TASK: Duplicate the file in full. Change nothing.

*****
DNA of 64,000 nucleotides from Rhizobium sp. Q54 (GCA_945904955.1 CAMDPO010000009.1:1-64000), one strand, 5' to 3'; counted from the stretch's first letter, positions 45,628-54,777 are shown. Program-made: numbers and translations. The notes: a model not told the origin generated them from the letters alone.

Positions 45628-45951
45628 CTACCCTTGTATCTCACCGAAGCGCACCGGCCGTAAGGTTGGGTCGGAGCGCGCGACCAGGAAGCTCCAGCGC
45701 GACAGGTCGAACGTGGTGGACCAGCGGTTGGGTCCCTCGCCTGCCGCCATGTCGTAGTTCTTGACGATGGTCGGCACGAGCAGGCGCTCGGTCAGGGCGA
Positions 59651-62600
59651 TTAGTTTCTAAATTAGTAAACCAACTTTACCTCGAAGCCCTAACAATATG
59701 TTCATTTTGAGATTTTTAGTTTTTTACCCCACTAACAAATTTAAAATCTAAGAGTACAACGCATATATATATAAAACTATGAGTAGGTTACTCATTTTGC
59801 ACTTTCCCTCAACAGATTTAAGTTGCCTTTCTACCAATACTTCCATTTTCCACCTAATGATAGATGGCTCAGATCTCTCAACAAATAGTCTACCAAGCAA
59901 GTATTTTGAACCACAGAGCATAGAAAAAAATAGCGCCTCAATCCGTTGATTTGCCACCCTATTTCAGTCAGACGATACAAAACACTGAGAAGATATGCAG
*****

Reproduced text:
DNA of 64,000 nucleotides from Rhizobium sp. Q54 (GCA_945904955.1 CAMDPO010000009.1:1-64000), one strand, 5' to 3'; counted from the stretch's first letter, positions 45,628-54,777 are shown. Program-made: numbers and translations. The notes: a model not told the origin generated them from the letters alone.

Positions 45628-45951
45628 CTACCCTTGTATCTCACCGAAGCGCACCGGCCGTAAGGTTGGGTCGGAGCGCGCGACCAGGAAGCTCCAGCGC
45701 GACAGGTCGAACGTGGTGGACCAGCGGTTGGGTCCCTCGCCTGCCGCCATGTCGTAGTTCTTGACGATGGTCGGCACGAGCAGGCGCTCGGTCAGGGCGA
Positions 59651-62600
59651 TTAGTTTCTAAATTAGTAAACCAACTTTACCTCGAAGCCCTAACAATATG
59701 TTCATTTTGAGATTTTTAGTTTTTTACCCCACTAACAAATTTAAAATCTAAGAGTACAACGCATATATATATAAAACTATGAGTAGGTTACTCATTTTGC
59801 ACTTTCCCTCAACAGATTTAAGTTGCCTTTCTACCAATACTTCCATTTTCCACCTAATGATAGATGGCTCAGATCTCTCAACAAATAGTCTACCAAGCAA
59901 GTATTTTGAACCACAGAGCATAGAAAAAAATAGCGCCTCAATCCGTTGATTTGCCACCCTATTTCAGTCAGACGATACAAAACACTGAGAAGATATGCAG